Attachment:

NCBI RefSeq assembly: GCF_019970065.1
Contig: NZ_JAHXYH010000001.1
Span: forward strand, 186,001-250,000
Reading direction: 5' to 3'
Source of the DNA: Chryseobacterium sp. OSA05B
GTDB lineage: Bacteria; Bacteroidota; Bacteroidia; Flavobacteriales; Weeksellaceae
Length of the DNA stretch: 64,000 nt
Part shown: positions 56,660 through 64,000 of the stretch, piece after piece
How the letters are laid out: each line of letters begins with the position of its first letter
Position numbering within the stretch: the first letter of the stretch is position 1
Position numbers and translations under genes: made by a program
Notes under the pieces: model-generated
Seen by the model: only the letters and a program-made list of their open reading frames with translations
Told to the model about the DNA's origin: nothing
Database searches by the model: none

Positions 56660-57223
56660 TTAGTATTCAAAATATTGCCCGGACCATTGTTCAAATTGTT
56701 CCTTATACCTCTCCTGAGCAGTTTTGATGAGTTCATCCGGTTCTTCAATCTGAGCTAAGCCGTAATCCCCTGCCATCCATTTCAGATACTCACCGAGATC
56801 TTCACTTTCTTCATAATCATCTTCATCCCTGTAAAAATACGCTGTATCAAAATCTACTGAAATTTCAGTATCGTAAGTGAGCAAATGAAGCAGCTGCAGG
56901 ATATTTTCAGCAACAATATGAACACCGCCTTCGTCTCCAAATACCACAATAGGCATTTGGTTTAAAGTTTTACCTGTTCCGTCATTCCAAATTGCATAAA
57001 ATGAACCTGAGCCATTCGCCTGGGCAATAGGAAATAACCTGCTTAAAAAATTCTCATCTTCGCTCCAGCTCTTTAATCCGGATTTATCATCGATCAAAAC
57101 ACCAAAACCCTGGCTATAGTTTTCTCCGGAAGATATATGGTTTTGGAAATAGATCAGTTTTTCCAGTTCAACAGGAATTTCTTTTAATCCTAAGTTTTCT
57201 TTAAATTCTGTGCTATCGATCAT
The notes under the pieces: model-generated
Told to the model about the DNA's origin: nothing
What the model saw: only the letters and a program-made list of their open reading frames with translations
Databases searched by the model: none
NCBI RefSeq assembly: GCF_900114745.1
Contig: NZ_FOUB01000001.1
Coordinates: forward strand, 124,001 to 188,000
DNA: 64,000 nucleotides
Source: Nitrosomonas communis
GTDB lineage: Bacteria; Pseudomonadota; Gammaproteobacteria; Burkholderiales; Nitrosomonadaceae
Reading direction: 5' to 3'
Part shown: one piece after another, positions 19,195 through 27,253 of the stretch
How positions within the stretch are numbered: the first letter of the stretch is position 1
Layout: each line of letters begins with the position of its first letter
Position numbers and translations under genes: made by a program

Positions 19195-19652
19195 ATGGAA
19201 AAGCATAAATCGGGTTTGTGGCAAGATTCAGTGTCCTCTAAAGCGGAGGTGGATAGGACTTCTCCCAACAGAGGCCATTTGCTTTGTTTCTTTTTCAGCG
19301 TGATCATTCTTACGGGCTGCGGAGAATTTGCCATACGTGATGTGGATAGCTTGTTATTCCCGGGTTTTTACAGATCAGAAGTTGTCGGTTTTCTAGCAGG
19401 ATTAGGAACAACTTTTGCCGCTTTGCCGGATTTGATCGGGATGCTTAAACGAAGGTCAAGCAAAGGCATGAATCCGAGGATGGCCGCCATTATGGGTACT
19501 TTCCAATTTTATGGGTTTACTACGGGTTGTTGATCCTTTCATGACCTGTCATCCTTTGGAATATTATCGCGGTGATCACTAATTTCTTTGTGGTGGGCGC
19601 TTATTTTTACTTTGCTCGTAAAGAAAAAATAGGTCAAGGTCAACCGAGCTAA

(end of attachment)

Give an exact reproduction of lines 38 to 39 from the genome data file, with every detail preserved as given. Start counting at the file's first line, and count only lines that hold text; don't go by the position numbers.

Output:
Position numbers and translations under genes: made by a program

Positions 19195-19652